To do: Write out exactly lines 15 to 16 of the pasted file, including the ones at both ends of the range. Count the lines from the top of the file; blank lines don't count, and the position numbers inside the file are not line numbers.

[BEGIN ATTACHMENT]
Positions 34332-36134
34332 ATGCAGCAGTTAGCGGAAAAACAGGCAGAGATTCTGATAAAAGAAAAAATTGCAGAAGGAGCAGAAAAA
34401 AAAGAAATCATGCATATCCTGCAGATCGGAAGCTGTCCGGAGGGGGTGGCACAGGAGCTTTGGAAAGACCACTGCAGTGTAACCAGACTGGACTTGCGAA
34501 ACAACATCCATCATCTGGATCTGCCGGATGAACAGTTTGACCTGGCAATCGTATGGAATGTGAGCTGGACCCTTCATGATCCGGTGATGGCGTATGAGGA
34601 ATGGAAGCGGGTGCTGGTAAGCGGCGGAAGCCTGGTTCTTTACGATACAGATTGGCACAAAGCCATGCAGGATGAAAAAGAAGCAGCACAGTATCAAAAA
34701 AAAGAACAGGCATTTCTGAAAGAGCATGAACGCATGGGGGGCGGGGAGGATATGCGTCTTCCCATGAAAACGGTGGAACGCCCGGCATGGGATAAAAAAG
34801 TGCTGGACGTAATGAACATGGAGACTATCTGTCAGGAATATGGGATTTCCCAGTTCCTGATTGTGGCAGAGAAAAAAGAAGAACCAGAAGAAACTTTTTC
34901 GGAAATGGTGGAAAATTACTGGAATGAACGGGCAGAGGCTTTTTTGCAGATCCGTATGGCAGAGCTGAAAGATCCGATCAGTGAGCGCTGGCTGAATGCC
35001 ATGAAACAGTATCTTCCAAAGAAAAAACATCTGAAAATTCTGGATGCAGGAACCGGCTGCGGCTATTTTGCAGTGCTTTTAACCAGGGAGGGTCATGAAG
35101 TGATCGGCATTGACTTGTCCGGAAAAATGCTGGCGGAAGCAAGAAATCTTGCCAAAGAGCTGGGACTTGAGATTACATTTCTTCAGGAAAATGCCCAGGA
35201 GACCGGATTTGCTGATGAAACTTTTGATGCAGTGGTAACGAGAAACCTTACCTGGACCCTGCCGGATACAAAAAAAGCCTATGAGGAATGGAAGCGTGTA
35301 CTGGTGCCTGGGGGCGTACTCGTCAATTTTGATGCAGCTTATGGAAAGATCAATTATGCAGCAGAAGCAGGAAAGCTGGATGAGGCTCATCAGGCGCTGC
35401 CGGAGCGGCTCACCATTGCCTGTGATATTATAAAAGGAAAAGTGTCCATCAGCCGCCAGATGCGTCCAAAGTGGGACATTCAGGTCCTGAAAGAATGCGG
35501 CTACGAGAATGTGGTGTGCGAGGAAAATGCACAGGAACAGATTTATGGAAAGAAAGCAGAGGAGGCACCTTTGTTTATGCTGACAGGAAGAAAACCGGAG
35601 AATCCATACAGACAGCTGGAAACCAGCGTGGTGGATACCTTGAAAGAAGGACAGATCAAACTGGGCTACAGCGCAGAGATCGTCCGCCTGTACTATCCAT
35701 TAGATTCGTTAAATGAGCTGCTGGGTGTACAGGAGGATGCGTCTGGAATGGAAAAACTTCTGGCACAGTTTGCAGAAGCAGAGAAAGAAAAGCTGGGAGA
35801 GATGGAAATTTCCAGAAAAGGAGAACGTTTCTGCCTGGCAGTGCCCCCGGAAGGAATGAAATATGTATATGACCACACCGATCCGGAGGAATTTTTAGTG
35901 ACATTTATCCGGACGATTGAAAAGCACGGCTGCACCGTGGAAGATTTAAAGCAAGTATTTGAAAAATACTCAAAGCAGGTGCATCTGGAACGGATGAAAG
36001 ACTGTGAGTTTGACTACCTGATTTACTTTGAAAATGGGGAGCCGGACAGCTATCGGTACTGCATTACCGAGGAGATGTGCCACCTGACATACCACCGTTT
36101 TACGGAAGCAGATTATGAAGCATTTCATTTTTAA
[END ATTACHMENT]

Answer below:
35601 AATCCATACAGACAGCTGGAAACCAGCGTGGTGGATACCTTGAAAGAAGGACAGATCAAACTGGGCTACAGCGCAGAGATCGTCCGCCTGTACTATCCAT
35701 TAGATTCGTTAAATGAGCTGCTGGGTGTACAGGAGGATGCGTCTGGAATGGAAAAACTTCTGGCACAGTTTGCAGAAGCAGAGAAAGAAAAGCTGGGAGA